Donald Trump gestures while wearing a blue hat reading “USA” and “45.”Trump speaks to reporters at the White House following a mass shooting in Odessa, Texas. | Nicholas Kamm/AFP/Getty Images

It isn’t clear what the legislation is, or if it actually exists.

After back-to-back mass shootings in El Paso, Texas, and Dayton, Ohio, in early August, President Donald Trump said he would consider “meaningful background checks.”

He changed his mind shortly after, and following another mass shooting in Texas that killed at least seven and injured at least 21, he told reporters at the White House Sunday that he is still against expanding background checks. Instead, he said he’d like to consider “different things.”

“We’re looking at a lot of different things. We’re looking at a lot of different bills, ideas, concepts,” he said.

The president also cast background checks as being limited in their effectiveness: “For the most part, as strong as you make your background checks, they would not have stopped any of it,” Trump said.

And he promised that he is working with lawmakers on a bipartisan basis to pass a “package” of legislative responses to mass shootings.

“We’re in the process of dealing with Democrats, Republicans. They’ve been working very hard on it, they’re coming back very soon,” the president said. “There’s a big package of things that’s going to be put before [Congress], by a lot of different people. We have a lot of groups working on it.”

What package the president spoke of — and whether it actually exists — is not clear. Congress does have a gun reform bill that has passed the house, H.R. 8, that would expand background checks on gun purchases. Senate Majority Leader Mitch McConnell has refused to take up the bill in the upper chamber, and given that it deals with background checks — something Trump has made clear he is against expanding — it seems likely the president would veto the measure even if it passed the Senate.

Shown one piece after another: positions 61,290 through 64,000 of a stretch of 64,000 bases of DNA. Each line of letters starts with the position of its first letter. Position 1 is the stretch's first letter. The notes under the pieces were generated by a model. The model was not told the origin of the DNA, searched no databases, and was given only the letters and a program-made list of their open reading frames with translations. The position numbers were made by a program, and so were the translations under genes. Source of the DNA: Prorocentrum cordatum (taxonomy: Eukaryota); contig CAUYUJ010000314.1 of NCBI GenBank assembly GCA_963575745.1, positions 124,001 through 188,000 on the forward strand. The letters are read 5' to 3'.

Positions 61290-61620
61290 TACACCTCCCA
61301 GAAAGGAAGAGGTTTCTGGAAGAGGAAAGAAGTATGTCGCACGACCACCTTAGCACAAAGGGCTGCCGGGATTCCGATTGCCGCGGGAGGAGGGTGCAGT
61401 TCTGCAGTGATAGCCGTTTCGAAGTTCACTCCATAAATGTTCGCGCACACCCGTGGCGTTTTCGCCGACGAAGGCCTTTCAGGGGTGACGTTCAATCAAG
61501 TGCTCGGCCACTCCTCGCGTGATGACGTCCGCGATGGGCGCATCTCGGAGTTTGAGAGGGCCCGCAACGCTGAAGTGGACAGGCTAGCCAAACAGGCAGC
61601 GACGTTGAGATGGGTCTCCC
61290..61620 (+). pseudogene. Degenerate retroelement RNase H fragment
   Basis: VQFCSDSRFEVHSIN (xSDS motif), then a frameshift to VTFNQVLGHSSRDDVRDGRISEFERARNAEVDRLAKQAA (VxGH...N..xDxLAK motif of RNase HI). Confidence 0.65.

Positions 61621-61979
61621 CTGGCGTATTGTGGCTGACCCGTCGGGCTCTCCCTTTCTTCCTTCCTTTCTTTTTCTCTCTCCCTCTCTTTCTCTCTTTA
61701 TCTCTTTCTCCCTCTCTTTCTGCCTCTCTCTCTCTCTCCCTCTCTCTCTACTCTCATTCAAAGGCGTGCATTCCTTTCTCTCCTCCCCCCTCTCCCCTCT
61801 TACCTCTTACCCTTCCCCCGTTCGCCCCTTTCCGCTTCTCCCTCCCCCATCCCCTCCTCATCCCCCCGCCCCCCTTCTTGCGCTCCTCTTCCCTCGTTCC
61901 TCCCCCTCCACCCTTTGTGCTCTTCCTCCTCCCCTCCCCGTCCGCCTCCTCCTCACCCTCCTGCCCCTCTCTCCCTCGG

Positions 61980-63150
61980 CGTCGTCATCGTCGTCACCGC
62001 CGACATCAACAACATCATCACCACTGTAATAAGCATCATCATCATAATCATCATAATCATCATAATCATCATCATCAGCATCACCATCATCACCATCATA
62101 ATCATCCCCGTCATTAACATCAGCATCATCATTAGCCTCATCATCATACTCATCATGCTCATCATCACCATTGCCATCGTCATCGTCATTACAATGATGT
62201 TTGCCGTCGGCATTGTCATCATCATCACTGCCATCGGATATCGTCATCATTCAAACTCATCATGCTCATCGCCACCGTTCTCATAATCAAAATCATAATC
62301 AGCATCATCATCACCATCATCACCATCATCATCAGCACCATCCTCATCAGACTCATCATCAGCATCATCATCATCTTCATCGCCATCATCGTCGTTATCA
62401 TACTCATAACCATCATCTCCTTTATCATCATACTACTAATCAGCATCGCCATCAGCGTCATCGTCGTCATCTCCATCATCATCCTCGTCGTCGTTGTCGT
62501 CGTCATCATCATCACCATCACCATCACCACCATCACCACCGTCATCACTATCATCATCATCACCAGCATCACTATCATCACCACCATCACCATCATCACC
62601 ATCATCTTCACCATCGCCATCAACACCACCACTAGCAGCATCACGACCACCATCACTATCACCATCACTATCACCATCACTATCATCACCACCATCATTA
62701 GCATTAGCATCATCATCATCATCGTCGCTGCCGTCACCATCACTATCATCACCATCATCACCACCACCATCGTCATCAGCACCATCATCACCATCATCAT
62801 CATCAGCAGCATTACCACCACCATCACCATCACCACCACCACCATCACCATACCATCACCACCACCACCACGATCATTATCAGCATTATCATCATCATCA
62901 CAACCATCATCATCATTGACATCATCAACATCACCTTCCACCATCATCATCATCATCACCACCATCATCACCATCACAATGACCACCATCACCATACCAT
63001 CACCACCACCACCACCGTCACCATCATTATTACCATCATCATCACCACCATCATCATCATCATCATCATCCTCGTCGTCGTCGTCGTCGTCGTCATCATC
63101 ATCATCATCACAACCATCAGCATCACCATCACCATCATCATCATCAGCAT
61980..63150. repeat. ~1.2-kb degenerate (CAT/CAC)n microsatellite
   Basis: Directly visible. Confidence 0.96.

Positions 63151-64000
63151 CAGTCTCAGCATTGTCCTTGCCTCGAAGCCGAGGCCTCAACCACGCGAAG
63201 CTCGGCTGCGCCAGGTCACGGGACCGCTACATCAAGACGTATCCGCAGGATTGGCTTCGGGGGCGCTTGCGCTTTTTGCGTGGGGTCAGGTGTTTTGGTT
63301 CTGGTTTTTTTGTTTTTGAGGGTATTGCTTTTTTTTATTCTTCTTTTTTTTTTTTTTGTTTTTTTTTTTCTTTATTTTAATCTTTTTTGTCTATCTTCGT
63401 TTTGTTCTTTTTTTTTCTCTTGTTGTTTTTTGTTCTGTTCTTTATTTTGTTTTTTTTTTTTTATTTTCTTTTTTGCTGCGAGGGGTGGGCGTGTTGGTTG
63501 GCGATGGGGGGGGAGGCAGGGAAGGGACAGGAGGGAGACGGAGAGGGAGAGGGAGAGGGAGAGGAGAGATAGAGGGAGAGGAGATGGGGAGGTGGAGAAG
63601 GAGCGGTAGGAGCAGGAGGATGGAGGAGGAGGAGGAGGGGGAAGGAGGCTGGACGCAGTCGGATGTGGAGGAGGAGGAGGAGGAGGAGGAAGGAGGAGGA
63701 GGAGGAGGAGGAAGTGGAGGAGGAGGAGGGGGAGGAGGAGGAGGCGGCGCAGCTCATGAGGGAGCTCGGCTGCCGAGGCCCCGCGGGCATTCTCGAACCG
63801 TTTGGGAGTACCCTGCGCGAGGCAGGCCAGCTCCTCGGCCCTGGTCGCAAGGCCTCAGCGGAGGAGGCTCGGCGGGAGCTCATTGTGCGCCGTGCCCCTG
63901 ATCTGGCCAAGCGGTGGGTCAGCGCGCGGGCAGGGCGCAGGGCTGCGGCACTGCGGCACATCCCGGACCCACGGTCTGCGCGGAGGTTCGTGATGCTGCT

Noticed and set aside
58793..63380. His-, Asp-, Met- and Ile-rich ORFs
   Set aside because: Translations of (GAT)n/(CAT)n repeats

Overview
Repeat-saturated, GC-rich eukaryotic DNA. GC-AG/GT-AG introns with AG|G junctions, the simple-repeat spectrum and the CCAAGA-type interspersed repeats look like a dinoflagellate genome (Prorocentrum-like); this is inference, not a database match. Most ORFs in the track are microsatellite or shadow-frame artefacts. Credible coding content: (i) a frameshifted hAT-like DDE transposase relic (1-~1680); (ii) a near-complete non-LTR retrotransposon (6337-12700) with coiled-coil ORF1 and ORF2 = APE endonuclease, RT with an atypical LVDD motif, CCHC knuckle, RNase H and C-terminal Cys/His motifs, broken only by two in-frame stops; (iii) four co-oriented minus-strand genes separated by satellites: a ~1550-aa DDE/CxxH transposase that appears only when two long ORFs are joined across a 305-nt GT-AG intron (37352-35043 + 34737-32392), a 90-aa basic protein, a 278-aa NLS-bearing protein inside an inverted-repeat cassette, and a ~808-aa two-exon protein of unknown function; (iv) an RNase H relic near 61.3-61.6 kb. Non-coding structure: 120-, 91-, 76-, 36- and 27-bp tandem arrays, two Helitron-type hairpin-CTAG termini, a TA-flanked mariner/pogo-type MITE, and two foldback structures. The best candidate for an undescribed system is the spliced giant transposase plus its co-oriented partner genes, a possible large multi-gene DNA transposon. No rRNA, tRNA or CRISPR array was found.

In speaking with the press, Trump cast his ambiguous “big package of things” as having been working its way through Congress for some time. He said work on it began before news of the latest violence in Texas, when a man went on a shooting rampage following a traffic stop.

“This really hasn’t changed anything,” Trump said. “We’re doing a package. And we’ll see how it comes about. It’s coming about right now. A lot of people are talking about it.”

Praising West Texas law enforcement and Gov. Greg Abbott (R-TX), Trump also called the shooter “a very sick person” and described gun violence as “a mental problem.” Research has suggested that those with mental illness are more likely to be victims of gun violence than they are mass shooters. This, however, has not stopped Trump from referred to mental illness the root cause of mass shootings, something he also did following the Dayton and El Paso shootings.

Little legislative action has been taken following other mass shootings; however, the Trump administration has pushed limited gun reform before. Following a mass shooting in Las Vegas, Trump banned bump stocks, which allow semiautomatic weapons to function like machine guns. While it remains opaque what legislation the president was promoting Sunday, he could help to expand background checks by endorsing them, as he did with the bump stock ban.

And polls suggest he could do so without alienating too much of his base: the majority of Americans support universal background checks on all gun purchases, including those between individuals and at gun shows and online. However, given Democratic demand to pass these reforms and National Rifle Association pressure to block them, it is unlikely Trump would consider once again reversing course on background check to support them.

In fact, Trump’s comments on Sunday are his firmest indication yet that he will not support any new rules on background checks. The president was less explicit about what measures would win his support, however, and given that lack of specifics, it is unclear what actual legislation, if any, will emerge from this week’s violence.

This article was originally published at Vox.com